Mary’s Openness and Faith to the Divine Call

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Mary’s ‘yes’ to the announcer, Angel Gabriel, illustrates Mary’s openness towards the divine call. After the model of Mary’s experience of God’s call, every vocational experience is essentially an encounter with God’s love who reveals himself to us by means of a threefold action – in the light of truth, love and personal invitation.[1]

Pope Francis, in his letter to consecrated men and women, emphasises, “Joy is born from the gratuitousness of an encounter. And the joy of an encounter with him and with his does not lead to shutting oneself in but opening oneself; it leads to service in the Church.  Do not be afraid to show the joy of having answered the Lord’s call, of having responded to his choice of love and of bearing witness to his Gospel in service of the Church.  True joy is contagious; it is infections; it leads one forward.”[2] Mary becomes the true model of love and its significance gradually emerges as she walks on the way of faith.  Angel Gabriel also has proclaimed the same truth about Mary.[3] It is Mary of Nazareth, who is our model on our way to pilgrimage. It is from Mary we learn to surrender to God and to trust in Him even in seemingly hopeless situations.

Mary was and is the one who is “blessed because she believed” she was the first to believe. From the moment of His birth in the stable at Bethlehem, Mary followed Jesus step by step in her maternal pilgrimage of faith. She followed Him during the years of hidden life at Nazareth; she followed Him also during the time after He left home when He began “to do and teach”[4] Lumen Gentium no. 56 states “The Blessed Virgin advanced in her pilgrimage of faith and loyally persevered  in her union with her son  unto the cross, where she stood, in keeping  with divine plan.”[5]

Thus, from Mary we learn to surrender to God’s will in all things.[6] Mary was blessed with the gift of faith. Her faith was apparent at the annunciation, as we have seen already. She did not question the reality that she would have a child.  Mary knew that certain realities in faith are absolute but most are unexpected.

The life of the Virgin Mary is a sublime example of faith which is worthy of imitation. Her life was a ‘“pilgrimage of faith.” Like any one of us, she walked in shadows and hopes for things unseen. [7] In the Apostolic Letter on Porta Fidei no.13 Pope Benedict states: “By faith, Mary accepted the angel’s word and believed the message that she was to become the mother of God in the obedience of her devotion” (Lk 1:38).[8] Catechism of the Catholic Church presents Abraham as ‘the model’ of the ‘obedience of faith’ and then refers to Mary as “its most perfect embodiment.”[9]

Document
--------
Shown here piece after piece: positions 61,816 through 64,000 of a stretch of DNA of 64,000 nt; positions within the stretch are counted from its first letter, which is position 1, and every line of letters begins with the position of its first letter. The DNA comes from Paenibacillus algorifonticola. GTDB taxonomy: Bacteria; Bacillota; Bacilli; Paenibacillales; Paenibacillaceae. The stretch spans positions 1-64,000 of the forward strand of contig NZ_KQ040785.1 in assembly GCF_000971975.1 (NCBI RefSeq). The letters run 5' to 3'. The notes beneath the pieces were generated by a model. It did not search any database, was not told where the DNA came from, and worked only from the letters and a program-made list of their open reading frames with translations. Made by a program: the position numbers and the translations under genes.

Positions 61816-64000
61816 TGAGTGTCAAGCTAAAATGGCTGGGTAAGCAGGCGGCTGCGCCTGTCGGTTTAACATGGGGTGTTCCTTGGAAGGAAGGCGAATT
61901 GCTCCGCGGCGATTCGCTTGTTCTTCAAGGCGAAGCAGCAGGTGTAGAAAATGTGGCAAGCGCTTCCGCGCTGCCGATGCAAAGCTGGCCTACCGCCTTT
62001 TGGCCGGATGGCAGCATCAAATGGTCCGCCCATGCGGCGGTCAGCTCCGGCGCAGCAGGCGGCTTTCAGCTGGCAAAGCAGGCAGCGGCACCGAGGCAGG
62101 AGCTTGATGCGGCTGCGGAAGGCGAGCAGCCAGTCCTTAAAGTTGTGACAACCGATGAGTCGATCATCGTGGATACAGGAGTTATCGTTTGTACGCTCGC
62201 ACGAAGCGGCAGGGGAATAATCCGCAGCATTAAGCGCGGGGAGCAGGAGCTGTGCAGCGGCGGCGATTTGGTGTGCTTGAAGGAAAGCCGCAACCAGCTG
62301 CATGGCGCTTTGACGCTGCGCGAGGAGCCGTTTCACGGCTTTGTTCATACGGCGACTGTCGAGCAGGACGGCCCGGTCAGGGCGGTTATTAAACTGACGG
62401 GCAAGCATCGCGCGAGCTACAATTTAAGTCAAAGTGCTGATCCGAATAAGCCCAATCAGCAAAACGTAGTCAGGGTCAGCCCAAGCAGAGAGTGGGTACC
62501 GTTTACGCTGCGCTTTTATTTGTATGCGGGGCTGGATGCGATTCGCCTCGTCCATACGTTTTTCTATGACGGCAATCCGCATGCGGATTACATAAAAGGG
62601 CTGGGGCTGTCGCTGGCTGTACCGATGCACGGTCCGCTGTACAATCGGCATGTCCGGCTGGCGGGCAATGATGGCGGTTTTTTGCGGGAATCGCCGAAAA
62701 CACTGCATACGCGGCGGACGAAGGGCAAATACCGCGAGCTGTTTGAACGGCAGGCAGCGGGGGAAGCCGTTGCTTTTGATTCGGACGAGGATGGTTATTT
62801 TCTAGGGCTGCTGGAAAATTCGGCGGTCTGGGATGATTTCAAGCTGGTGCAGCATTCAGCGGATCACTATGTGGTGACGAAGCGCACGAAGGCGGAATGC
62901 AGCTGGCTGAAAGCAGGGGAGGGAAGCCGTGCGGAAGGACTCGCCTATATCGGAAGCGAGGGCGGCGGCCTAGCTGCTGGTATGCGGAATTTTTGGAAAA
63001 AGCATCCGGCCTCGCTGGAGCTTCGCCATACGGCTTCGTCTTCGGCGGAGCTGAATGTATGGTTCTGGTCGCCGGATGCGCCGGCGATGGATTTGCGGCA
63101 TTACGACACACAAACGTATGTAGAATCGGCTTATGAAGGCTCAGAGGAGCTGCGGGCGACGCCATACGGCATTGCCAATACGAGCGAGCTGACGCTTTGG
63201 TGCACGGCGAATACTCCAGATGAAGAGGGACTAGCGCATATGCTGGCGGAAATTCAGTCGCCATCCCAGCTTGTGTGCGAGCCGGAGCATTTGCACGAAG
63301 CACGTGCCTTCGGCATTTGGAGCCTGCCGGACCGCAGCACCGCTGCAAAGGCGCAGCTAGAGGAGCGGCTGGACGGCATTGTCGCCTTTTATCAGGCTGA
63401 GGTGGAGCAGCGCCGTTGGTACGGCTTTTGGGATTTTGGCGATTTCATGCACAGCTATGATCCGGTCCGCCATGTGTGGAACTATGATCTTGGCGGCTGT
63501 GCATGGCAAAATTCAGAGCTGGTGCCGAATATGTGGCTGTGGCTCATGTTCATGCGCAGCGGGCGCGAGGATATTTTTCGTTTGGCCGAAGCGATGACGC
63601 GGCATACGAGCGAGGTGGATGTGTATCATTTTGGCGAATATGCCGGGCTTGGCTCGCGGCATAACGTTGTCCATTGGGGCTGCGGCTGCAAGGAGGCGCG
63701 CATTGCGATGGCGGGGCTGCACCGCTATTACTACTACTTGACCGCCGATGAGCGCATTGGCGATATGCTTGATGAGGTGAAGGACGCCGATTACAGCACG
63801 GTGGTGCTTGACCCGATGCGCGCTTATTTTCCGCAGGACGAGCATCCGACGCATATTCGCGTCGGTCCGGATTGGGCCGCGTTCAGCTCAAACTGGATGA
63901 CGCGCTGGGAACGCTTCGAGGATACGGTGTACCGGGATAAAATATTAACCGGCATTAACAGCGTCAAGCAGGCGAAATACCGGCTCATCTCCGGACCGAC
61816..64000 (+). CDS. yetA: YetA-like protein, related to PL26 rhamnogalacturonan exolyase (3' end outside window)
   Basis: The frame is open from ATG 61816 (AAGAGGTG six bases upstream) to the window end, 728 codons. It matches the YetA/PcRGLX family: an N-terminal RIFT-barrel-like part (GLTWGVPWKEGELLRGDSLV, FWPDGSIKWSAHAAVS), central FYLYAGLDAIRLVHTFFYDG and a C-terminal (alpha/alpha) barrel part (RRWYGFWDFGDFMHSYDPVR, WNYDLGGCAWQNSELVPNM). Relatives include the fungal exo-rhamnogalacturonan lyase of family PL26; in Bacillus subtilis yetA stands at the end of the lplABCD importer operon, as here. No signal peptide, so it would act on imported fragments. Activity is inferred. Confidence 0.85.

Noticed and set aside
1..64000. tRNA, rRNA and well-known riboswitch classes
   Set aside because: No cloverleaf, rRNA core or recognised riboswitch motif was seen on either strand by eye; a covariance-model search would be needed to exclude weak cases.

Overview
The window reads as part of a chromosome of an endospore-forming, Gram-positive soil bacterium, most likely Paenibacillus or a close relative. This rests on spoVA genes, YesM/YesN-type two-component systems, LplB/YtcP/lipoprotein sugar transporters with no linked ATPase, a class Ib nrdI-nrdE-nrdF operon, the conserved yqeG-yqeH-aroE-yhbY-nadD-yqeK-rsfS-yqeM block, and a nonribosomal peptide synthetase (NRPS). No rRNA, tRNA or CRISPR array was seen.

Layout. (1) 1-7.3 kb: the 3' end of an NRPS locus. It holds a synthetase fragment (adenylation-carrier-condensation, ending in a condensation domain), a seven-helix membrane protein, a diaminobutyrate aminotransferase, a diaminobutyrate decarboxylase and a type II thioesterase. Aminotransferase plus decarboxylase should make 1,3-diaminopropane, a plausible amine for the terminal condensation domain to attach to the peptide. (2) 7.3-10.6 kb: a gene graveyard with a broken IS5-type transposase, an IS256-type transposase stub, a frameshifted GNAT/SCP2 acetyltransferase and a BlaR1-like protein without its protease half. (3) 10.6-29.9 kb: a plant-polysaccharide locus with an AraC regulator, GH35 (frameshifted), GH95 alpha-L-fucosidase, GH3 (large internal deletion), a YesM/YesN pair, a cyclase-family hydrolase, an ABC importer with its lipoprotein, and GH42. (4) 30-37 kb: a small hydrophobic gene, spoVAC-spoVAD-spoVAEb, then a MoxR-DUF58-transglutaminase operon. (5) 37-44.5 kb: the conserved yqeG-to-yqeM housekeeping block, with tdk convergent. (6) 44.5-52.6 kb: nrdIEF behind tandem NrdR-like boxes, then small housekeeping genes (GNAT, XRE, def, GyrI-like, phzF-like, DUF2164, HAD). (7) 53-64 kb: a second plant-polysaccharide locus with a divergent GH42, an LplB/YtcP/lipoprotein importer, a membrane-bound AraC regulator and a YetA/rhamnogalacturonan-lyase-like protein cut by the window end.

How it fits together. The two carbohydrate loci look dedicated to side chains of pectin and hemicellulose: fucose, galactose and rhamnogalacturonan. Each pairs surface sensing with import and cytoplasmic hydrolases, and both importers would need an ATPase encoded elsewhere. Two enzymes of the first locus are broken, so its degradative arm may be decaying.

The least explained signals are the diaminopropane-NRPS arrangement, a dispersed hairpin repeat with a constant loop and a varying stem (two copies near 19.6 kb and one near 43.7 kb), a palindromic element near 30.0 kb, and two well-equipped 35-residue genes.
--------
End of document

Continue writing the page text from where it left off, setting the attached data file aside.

Mary’s faith was an act of love and docility; it was free even if it was prompted by God and was as mysterious as the ever mysterious meeting point between grace and freedom.[10] Mary’s act of faith was totally a personal commitment; it was something unique, and unrepeatable. It was her deep trust in God which made it easy for her to entrust herself totally to God.[11] Her faith overcame every trial without ever yielding. For every consecrated person the Virgin of Nazareth is a teacher who teaches unconditional discipleship and diligent service. She responded to the gift of God with the obedience of faith that accompanied her all her life.[12] Mary’s earthly life is a journey of faith, hope and love, an exemplary way of holiness which began with the enthusiasm of her “fiat,” the exultation of the “magnificat,” contemplative recollection in everyday life.[13]

Mary is presented as the perfect model of a disciple because she followed Christ closely without compromising any of the Gospel values He preached and practised. Even though she was sinless, she had to persevere in her faith experience.[14] We too are called to journey with similar faith in the daily events of life. Mary lived her life of faith in the ordinariness of her life. Like many a house wife of Nazareth, Mary, too, was just ordinary. She had the joys and sorrows of a village woman, whether it was in the matter of her going to enrol herself in the census or of finding a humble abode to give birth to Jesus. The greatest test for the faith of Mary was while she was standing beneath the cross of her Son.[15]


[1] F.  Stockl, Mary Model and Mother of Consecrated Life, Philippines, ICLA, 2003, p. 54.
[2]  Francis, Rejoice:  A Letter to Consecrated Men and Women, Vatican, Librerie Editrice Vaticana, 2014, no. 56.
[3] Stockl, Mary Model and Mother of Consecrated Life, p. 140.
[4] M.R. Bunson, John Paul 11 Books on Mary, Huntington, Sunday Visitor, 1996, p. 187.
[5] Second Vatican Council, Lumen Gentium, Dogmatic Constitution on the Church, Austin Flannery, ed.,   no. 56.
[6] Bunson, John Paul 11 Books on Mary, p. 188.
[7] G. Thirumalachalil, “Faith Journey with Mary.”  Catechetics 30, no. 3, 2015, pp. 35-40.
[8] Benedict XV1, Porta Fedei:  The Apostolic Letter on the year of Faith, Vatican, Libreria Editrice Vaticana 2012, no 13.
[9] Catechism of the Catholic Church, Vatican, Libreria Editrice Vaticana, 1994, no. 144.
[10] R. Cantalamessa, Mary Mirror of the Church, Minnesota, Library of Congress Cataloguing, 1992, p. 44.
[11] Cantalamessa, Mary Mirror of the Church, p. 48.
[12] J.  Beyer, John Paul 11 Speaks to Religious 10, London: little Sisters of the Poor, 1995, p. 113.
[13] Beyer, John Paul 11 Speaks to Religious 9, p. 74.
[14] Rosage, Mary Scar of the New Millennium, p. 146.
[15] J.  Thondiparambil, “Faith and its Implications,” Bible Bhashyam an Indian Biblical Quarterly 39, no. 1, 2013, pp.  44-56.

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